The Euribor picks up momentum again. After November and December in which the indicator had risen more slowly, in January it has advanced more than 0.3 points. It is the sixth largest rise in a single month since January 1999. The monthly average, of 3.333% in the absence of data from the last day (which can cause very slight fluctuations), implies that once again Spanish borrowers will witness the highest mortgage price that is remembered. On average, variable mortgages for home purchases that are revised with the data for the first month of the year will rise by almost 250 euros, that is, close to 3,000 euros more per year.
Several factors influence the increase in the cost of variable loans, which represent about seven out of ten outstanding mortgages in Spain. One is the level of the Euribor itself, the referential that is taken as the basis for calculating the installments in most contracts. But another is the difference compared to a year ago, something that has been very relevant in recent times because mortgages have gone from being very cheap in historical terms to being expensive in a short time. As most mortgages are recalculated once a year (although this can also happen every six months or with another frequency, as agreed), the difference between the current Euribor level and that of a year before is what determines whether the letter goes up or down. And that step has not stopped growing since October 2021, breaking its historical record in every month since last September.
For an average mortgage (137,921 euros in 2021, according to the INE, which has not yet published the final data for 2022) to be repaid in 24 years and with a differential of Euribor plus one point, the January review would mean paying 757.3 per month. euro. This is 247.6 euros more than a year ago (48.6% more), which multiplied by the 12 letters of the year means an extra cost for the borrower of 2,971 euros. It is the most abrupt mortgage increase since the Euribor began at the end of the last century.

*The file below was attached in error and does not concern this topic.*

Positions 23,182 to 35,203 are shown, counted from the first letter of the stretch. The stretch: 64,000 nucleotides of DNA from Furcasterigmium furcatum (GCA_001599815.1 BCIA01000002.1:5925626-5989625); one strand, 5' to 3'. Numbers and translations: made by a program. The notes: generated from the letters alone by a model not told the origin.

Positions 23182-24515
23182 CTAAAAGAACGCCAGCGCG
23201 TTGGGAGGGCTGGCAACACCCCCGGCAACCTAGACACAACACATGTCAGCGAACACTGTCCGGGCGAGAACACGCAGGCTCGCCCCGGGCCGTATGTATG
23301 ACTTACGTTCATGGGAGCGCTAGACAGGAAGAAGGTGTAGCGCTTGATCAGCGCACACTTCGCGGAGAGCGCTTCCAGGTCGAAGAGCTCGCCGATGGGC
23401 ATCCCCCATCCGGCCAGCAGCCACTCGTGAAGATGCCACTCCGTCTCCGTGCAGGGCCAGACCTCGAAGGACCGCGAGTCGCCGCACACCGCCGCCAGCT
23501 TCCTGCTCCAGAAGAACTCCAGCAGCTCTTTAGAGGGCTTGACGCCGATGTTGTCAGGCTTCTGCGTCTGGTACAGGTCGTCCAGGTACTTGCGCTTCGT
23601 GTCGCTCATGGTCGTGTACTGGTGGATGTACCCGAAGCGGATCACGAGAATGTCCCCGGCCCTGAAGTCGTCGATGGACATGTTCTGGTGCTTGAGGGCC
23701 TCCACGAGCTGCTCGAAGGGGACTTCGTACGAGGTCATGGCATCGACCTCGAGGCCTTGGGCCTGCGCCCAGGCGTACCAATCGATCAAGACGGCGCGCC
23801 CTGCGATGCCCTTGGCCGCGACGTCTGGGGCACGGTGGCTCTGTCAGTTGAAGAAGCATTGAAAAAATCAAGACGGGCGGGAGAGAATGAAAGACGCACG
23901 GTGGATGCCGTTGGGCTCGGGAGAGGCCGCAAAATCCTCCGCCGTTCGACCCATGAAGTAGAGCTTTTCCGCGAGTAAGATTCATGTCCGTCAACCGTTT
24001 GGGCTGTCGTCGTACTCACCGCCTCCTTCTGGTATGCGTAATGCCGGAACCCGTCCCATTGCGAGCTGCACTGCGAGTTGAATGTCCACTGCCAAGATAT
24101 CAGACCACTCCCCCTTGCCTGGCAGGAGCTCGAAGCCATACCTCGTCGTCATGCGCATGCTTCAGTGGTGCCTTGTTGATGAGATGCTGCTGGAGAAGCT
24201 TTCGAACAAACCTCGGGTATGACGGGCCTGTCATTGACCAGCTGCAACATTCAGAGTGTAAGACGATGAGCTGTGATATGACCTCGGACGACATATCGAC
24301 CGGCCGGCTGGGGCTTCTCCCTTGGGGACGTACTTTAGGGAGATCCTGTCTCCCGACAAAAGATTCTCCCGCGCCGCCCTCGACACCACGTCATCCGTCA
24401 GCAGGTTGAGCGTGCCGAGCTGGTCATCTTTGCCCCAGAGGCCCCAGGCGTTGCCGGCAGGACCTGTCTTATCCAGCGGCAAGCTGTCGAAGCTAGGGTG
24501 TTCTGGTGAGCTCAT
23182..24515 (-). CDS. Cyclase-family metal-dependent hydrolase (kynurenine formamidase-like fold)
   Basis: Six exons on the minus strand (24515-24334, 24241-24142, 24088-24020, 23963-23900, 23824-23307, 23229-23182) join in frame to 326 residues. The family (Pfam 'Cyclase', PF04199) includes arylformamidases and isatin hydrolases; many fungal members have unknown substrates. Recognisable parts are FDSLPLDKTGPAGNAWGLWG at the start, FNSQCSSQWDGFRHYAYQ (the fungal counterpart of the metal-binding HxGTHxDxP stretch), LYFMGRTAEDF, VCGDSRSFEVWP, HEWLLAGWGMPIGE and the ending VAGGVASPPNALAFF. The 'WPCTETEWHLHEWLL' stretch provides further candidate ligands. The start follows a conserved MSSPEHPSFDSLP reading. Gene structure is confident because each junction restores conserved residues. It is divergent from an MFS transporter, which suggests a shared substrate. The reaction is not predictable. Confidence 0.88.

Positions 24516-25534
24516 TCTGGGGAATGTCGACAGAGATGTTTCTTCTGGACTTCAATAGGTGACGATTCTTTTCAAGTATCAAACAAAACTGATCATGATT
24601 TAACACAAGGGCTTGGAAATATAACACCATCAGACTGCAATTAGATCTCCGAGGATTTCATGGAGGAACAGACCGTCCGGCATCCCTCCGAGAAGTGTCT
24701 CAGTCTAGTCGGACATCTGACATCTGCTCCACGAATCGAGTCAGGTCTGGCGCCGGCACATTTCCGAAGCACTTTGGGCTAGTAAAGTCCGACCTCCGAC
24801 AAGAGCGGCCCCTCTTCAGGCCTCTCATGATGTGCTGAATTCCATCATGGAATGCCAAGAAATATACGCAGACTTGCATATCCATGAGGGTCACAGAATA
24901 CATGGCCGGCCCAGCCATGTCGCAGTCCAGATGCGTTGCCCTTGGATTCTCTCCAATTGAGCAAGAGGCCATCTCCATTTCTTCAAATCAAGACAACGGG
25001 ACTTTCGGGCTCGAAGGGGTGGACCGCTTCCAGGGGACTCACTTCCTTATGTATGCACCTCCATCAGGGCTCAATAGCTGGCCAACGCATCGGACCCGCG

If they continue to rise at the same rate as in recent times, mortgages will continue to become more expensive for at least a couple more months. In February and March of last year, although the growth trend was obvious, the indicator was still moving very slowly and that will make the year-on-year comparison unfavorable for those who review their quotas. In addition, all forecasts point to the Euribor going to continue climbing, pressured by the rate hikes from the European Central Bank (ECB).
The next increase in the official price of money is expected precisely this Thursday. That day the European monetary regulator will announce what is agreed at the last meeting of its Governing Council. In the last meeting, in December, rates were increased by half a point to leave them in total at 2.5%. And most analysts are betting on another similar increase this week. “This will result in a new rise in the Euribor,” sums up César Betanco, a mortgage expert at the Hipoo loan brokerage platform.
Betanco believes that this year the Euribor can rise to 4%, in line with the forecasts of the Spanish banking association, but that “it will stabilize at the end of 2023 or the beginning of 2024.” The ECB rates have an impact on the Euribor because the reference that most loans take is 12 months, which theoretically expresses the interest at which a group of eurozone banks are willing to make one-year loans among themselves. If they anticipate that the official price of money will rise, that affects the final value. And in a context in which the wave of inflation does not seem to be completely controlled and many other uncertainties aggravated by the war in Ukraine (such as energy costs) persist, the “storm” of which the expert speaks seems far from clearing up.
The expert maintains that this affects the balance between fixed and variable mortgages in the mortgage market. If historically the variables have dominated in Spain, for some time now the new loans that are signed are mostly fixed: around 70%, according to the National Institute of Statistics. But there are also included, due to the peculiarity with which this information is collected, the so-called mixed mortgages (which normally start with fixed interest and after a while begin to oscillate). Betanco points out that this formula is experiencing “a boom” right now because “the fixed interest that they give at the beginning is more interesting than a pure fixed.” But he also considers that, if the Euribor continues to rise, they will lose appeal: “The variables can become more competitive because the differential falls.” And it sends a message to those who already have a loan and are considering changing its conditions (novation) or taking it to another bank (subrogation): “You can still find interesting offers, but you have to do it before the Euribor goes up more.”
THE COUNTRY of the morning
Wake up with the analysis of the day by Berna González Harbor
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